Posted: Feb. 22, 2022
The Pennsylvania Horse Racing Commission Feb. 22 adopted a resolution opposing another attempt by Gov. Tom Wolf to shift funds from the Pennsylvania Race Horse Development Trust Fund to pay for a proposed college scholarship program. The governor included the plan in his 2022-23 state budget.
A similar proposal by Wolf in 2020 and 2021 was rejected by the state legislature. He sought to take about $200 million—close to the entire PRHDTF—to create the Nellie Bly Scholarship Fund. This year, his budget plan calls for an $88 million diversion of funds in 2022 and the same amount in 2023.
Money for the PRHDTF is derived from a percentage of slot machine revenue. Preservation of horse racing, both standardbred and thoroughbred, as well as its important role in the state’s agricultural economy was the impetus for the casino gambling bill that passed the legislature and was signed into law by Gov. Ed Rendell in 2004.
PHRC member Tom Ellis proposed the resolution during the commission’s Feb. 22 meeting. He noted the fund several years ago was legislatively changed to a trust in order to protect the money from being used for other purposes.
“The governor and this administration are not listening,” Ellis said. “This would kill off good-paying jobs, farms, open space, and racing and breeding. Pennsylvania is an agricultural state. Let’s protect our agricultural history. Let’s stop the yearly pitting of education against horse racing once and for all.”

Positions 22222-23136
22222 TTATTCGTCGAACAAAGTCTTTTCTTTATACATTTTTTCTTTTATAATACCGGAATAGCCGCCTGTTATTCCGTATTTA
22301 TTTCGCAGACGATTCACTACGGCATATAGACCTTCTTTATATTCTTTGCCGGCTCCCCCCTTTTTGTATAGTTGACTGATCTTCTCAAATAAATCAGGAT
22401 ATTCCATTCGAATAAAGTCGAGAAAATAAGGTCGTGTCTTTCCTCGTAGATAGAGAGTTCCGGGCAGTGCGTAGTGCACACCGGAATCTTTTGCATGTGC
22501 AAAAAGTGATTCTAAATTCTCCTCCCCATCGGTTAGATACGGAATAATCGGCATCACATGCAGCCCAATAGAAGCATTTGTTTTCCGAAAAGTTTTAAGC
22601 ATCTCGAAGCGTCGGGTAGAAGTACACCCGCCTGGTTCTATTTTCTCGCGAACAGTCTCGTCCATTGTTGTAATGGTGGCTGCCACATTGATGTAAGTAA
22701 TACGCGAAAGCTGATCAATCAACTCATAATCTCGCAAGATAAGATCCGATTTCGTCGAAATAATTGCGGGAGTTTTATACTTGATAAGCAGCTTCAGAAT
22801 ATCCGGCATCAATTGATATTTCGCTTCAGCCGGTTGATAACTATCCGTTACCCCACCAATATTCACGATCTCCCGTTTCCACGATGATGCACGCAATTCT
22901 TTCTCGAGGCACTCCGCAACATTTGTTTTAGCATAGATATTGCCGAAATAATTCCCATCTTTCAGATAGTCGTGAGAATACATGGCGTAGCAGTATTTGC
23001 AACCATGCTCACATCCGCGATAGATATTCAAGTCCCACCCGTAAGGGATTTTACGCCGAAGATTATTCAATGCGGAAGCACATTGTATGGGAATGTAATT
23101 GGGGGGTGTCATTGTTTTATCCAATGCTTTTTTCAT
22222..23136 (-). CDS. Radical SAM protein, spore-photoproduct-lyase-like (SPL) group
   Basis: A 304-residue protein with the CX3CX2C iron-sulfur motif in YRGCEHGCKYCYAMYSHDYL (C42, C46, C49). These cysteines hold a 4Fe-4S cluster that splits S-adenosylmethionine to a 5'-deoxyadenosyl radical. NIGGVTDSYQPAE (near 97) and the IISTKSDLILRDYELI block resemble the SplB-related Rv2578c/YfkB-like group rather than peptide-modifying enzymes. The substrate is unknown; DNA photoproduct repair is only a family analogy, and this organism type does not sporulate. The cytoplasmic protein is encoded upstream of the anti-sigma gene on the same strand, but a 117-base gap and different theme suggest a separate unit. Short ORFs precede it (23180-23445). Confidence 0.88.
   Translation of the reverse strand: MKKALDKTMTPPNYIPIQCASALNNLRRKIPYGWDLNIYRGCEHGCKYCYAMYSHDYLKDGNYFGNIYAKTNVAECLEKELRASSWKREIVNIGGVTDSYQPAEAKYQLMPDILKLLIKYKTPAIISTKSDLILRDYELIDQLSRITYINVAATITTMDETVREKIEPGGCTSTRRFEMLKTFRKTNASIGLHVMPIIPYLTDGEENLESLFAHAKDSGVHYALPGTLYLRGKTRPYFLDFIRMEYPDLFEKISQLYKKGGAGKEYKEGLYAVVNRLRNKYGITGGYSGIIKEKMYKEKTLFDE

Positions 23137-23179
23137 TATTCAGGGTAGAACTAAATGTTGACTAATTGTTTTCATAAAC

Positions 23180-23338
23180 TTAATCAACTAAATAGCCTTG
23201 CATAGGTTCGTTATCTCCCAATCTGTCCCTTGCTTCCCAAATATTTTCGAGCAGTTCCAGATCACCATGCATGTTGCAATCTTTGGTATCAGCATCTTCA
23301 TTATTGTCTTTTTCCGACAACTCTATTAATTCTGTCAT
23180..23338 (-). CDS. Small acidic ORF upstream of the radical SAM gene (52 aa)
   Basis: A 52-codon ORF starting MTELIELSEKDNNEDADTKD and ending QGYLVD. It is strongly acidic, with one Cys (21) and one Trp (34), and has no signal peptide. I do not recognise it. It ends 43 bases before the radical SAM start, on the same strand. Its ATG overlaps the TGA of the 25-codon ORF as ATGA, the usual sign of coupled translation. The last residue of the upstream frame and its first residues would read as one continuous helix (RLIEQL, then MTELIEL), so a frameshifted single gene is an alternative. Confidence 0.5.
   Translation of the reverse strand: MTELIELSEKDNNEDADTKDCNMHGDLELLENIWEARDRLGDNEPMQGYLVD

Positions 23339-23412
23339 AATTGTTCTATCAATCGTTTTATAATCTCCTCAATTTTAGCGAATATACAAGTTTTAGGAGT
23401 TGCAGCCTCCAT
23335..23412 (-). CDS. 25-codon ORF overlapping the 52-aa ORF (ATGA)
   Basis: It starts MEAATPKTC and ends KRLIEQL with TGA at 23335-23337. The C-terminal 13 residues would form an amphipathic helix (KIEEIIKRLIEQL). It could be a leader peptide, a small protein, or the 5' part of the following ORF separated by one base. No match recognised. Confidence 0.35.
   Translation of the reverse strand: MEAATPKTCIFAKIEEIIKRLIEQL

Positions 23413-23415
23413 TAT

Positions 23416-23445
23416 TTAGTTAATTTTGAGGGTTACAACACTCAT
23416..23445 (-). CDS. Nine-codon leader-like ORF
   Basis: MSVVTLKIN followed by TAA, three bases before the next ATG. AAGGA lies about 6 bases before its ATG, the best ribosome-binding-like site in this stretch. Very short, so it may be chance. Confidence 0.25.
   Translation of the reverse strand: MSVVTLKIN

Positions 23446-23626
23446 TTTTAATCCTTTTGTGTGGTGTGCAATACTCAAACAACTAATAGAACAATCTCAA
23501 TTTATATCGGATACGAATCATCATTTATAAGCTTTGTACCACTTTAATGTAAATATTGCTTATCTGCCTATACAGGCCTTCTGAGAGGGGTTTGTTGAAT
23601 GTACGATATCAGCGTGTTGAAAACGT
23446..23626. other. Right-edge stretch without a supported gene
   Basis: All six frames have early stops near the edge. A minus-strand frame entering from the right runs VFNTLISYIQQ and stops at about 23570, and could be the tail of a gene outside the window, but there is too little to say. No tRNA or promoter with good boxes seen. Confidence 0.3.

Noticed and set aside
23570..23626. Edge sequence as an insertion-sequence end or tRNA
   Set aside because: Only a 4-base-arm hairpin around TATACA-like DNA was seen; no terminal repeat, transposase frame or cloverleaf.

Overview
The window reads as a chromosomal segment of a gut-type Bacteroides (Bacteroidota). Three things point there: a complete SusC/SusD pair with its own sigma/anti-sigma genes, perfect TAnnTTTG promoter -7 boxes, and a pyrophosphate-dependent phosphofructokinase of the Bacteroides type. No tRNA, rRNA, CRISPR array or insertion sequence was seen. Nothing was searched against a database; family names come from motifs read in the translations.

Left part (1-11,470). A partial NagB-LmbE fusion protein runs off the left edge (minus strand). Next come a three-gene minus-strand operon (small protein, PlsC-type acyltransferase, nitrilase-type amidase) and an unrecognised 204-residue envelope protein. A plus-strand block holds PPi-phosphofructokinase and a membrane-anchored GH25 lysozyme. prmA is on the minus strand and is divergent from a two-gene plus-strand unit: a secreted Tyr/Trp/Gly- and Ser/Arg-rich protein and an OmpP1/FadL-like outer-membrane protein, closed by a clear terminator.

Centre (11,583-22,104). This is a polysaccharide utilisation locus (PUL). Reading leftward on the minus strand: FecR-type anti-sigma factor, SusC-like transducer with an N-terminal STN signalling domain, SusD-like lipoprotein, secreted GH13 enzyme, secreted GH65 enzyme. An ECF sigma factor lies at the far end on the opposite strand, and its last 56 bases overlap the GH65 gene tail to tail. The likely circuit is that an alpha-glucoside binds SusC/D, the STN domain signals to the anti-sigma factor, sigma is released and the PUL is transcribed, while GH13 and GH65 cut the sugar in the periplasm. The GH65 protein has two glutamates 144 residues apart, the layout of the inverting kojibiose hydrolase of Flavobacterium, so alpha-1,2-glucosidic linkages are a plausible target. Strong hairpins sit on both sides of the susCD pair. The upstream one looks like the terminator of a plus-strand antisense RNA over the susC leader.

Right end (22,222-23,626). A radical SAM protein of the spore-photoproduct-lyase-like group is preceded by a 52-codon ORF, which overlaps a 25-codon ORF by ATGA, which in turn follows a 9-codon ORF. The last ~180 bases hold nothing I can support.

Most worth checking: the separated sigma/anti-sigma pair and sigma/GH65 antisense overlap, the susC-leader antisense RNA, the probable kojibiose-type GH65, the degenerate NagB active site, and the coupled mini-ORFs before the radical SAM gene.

Ellis said that under the governor’s proposal the remaining $112 million for the scholarship fund–for fiscal 2022-23 at least–would come from federal COVID-19 relief funding. He said that could open the door for a complete gutting of the PRHDTF in the next fiscal year.
Brian Sanfratello, Executive Secretary of the Pennsylvania Horse Breeders Association, said the mere mention of a plan to take money from the PRHDTF damages the breeding industry in the state because it creates uncertainty.
“This governor has probably done more to harm the breeding and racing industry than any governor in recent history,” he said.
The resolution will be sent to the chairs of the Appropriations Committee in the Senate and House of Representatives. According to published reports, many lawmakers in both houses of the legislature who opposed the plan in previous years oppose it again.